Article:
A parent’s love for their child is a powerful thing. Sometimes, this leads to actions that might be considered odd or out of the box.
In the 2015 film, Ant-Man, Scott Lang (Paul Rudd) is a con-man with a past and a record. He is also a father who adores his daughter. Given a super suit that allow him to change his size, Scott joins his mentor Dr. Hank Pym (Michael Douglas) to save the world against Darren Cross (Corey Stoll). Joining Scott on his path to superhero-dom is Hank’s daughter Hope Van Dyne (Evangeline Lilly).
This movie is so much fun. I can’t comment on the transfer from the page to screen because I have never read the comic book. The best thing is that it does not take itself too seriously, which allows the audience to have fun in a fully engrossing and entertaining manner. The actors have amazing chemistry, the special effects are nicely balanced with the narrative, and Lilly’s character stands on her own two feet without being limited to the relationships she has with the male characters.
It can be said that art can imitate life. The question is, what happens when factors change and life imitates art?
In 1984’s Romancing The Stone, Joan Wilder (Kathleen Turner) is a successful romance novelist whose personal life can seem rather dull compared to the lives of her characters. Then she receives news that her brother in law was murdered, her sister has been kidnapped and a mysterious treasure map lands on her doorstep. The people responsible for the murder of her brother in law and the kidnapping of her sister are willing to return Joan’s sister to safety if Joan will bring them the map. Traveling to Colombia with the map, Joan meets Jack Colton (Michael Douglas). Jack agrees to lead her out of the jungle, but not before they have an adventure that is bigger than any of Joan’s novels.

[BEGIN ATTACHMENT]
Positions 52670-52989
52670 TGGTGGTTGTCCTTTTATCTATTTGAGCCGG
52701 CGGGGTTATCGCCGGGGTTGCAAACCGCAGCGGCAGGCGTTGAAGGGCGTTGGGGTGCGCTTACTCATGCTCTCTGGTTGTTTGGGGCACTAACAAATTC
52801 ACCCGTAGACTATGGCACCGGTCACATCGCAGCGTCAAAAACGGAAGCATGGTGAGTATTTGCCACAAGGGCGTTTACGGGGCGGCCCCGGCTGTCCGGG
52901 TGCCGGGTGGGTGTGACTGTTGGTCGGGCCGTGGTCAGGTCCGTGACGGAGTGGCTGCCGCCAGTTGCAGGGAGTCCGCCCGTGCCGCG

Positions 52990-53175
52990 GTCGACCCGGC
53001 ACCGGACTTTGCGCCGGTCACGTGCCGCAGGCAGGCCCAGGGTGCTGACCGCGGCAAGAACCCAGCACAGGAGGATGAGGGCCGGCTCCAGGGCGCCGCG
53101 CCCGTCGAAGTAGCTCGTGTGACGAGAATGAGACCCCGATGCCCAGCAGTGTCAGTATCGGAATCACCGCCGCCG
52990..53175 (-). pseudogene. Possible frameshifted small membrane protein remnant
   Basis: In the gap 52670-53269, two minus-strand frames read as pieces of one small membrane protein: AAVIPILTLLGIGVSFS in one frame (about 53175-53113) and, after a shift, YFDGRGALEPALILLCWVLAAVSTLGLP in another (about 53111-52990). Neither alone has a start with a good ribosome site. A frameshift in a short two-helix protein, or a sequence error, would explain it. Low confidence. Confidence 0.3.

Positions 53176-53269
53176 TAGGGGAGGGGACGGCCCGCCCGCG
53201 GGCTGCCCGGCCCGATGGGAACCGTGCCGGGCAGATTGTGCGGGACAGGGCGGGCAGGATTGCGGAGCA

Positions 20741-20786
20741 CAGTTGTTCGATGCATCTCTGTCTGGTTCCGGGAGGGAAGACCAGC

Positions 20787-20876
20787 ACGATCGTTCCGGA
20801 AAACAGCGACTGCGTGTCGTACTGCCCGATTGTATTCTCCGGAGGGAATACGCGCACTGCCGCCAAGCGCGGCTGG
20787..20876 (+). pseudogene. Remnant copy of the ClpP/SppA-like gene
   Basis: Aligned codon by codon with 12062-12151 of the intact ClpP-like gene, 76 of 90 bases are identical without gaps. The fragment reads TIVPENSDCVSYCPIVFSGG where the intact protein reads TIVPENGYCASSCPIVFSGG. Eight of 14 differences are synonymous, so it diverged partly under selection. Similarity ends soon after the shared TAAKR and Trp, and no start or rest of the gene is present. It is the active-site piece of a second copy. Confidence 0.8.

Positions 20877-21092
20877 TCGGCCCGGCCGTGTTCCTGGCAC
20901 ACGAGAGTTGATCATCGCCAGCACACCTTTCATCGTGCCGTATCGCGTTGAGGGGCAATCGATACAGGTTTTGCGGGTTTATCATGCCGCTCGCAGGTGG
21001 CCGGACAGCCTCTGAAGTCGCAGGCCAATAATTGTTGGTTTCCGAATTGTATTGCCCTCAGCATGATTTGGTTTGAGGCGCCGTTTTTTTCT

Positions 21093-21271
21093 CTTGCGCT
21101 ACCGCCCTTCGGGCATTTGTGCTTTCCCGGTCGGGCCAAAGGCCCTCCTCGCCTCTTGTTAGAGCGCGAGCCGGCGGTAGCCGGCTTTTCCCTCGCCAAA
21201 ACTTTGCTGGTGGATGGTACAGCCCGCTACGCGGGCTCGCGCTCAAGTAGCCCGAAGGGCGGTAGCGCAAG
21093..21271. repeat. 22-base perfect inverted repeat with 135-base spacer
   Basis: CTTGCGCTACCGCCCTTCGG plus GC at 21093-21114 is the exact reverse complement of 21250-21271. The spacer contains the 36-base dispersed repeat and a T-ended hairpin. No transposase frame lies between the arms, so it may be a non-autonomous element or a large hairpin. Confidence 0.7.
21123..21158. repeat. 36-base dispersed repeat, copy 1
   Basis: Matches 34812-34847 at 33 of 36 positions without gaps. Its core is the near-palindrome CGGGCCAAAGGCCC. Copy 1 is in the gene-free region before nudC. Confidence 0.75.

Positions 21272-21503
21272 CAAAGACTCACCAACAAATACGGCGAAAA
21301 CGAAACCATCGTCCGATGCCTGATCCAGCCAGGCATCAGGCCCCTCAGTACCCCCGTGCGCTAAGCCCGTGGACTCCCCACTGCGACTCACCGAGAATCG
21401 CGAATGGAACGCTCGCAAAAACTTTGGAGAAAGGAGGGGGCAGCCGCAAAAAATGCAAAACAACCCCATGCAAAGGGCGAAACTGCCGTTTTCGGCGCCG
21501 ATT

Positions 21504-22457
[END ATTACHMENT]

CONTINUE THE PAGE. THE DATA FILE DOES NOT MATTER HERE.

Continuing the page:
This movie is 30 years old. It is as good as it as during it’s initial release. It’s fun, it’s entertaining and it’s an old fashioned fish out of water adventure story that still holds sway over it’s audience.
A person in power is always attractive, especially in politics. But what happens when the person in power is attracted to someone across the political spectrum?
In The American President (1995) Andrew Shepard (Michael Douglas) is the President Of The United States. He is also a widower with a growing daughter. The voting public likes his work, the next election seems like a piece of cake. Then Sydney Ellen Wade (Annette Bening), a paid political activist for an environmental lobby enters his life. Politics and personal life will soon clash as Sydney’s past comes to the light and Andrew must decide which (and who) is more important.
I like this movie. Douglas and Bening work well together on screen. The what if element of a single president a lobbyist from across the political spectrum makes for an interesting story.